Cracking open surprise 2007 hit Crackdown and distilling the special blend of ingredients that made it so excellent is no easy task. Case(s) in point: inFamous and Prototype. Both games nailed the city-shaped playground, over-the-top superheroics and, of course, gravity defying acrobatics that defined Crackdown, yet they still managed to fall short of the cult classic’s lofty acclaim. So then, with no more heroes in sight, all hope is lost, right? Wrong. Enter Red Faction: Guerrilla, Crackdown‘s true successor not in superhuman looks, but in spirit.
Red Faction puts you in the boots of Jason Statham lookalike Alec Mason, a Normal Guy who came to Mars to make an honest living with his brother. But when the corrupt Earth Defense Force decides there isn’t room enough on Mars for two Masons, Alec joins a rebel group known as the Red Faction in hopes of avenging his brother. As with Crackdown, much of Red Faction‘s story is inconsequential. The game quickly gives you motivation, a sledgehammer and a dream, then sends you on your way. Mason may be billed as the game’s lead, but in Red Faction, the gameplay is the real star.
As a former miner, Mason knows his way around a sledgehammer. So well, in fact, that a sledgehammer in Mason’s monstrously masculine arms goes through brick, steel and sometimes bone with force akin to that of a wrecking ball. It’s a welcome ability, since developer Volition’s much vaunted Geomod 2.0 technology allows you to destroy any and all buildings in the game, piece by mangled piece. As a result, you already feel like a badass the moment the game begins. With just a hammer, you can immediately traverse the game’s open world and batter nearly anything into dust. Like jumping hella high in Crackdown, destructibility is the life of Red Faction‘s party. And again like Crackdown, Red Faction makes sure its centerpiece never gets boring.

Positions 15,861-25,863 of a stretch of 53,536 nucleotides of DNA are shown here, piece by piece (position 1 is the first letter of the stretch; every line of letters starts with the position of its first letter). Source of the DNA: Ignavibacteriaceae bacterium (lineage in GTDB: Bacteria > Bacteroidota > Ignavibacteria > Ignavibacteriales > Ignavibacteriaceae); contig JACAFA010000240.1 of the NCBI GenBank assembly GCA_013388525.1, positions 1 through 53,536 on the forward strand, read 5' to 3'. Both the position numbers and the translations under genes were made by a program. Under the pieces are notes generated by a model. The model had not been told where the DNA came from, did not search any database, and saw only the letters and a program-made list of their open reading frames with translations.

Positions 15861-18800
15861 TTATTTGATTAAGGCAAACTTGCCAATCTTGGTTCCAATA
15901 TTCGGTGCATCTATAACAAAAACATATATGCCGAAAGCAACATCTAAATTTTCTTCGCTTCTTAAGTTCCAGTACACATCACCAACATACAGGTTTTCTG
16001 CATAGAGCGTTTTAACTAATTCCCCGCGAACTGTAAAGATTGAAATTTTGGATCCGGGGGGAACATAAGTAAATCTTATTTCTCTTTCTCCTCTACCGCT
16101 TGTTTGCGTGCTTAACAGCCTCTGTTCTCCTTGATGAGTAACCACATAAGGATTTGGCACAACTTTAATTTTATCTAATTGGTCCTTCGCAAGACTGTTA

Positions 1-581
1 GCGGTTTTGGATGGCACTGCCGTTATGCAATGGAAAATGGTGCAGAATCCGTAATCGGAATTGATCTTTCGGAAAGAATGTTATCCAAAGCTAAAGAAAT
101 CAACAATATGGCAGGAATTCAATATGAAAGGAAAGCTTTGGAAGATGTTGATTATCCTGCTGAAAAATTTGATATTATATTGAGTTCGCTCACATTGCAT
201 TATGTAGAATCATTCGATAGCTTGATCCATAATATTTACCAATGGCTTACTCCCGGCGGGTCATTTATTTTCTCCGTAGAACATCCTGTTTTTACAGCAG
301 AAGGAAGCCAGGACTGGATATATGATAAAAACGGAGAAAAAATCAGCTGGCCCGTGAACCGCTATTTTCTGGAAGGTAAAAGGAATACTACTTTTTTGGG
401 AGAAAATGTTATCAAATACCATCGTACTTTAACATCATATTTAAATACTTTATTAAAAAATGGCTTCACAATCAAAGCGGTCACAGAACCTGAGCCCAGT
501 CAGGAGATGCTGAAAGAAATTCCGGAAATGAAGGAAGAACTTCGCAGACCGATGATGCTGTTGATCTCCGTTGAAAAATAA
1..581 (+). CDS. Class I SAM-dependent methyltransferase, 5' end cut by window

Most Red Faction missions involve acting as the Big Bad Wolf to one structure or another, which might sound a bit repetitive. Thankfully, the game constantly provides you with new and interesting ways of huffing, puffing and blowing down the EDF’s property, so tedium never really becomes an issue. Couple the abundance of constantly unlocked tools at your disposal with the environment’s destructibility, and you have all kinds of options for accomplishing your missions. For instance, you could ramp an armored vehicle clean through the walls of an enemy barracks, hop out and hammer anything that looks vaguely sentient as soon as your bullet-riddled steed goes up in smoke, or you could plant mines around crucial structures and trigger the detonator when you’re safely out of range. Or you can just find a mech and stomp about like a kid atop an anthill.
Granted, actually hoofing it to the beginnings of said missions can be a pain, since Red Faction‘s warp feature only allows you to teleport back to your home base. Thankfully, story missions aren’t Red Faction‘s only method of progression. The game also contains an array of side-missions ranging from using select weapons to destroy something within a time limit to defending Red Faction bases. Additionally, many structures are marked as targets by the Red Faction, and demolishing such targets raises civilians’ morale, increasing the odds that they’ll assist you in battle.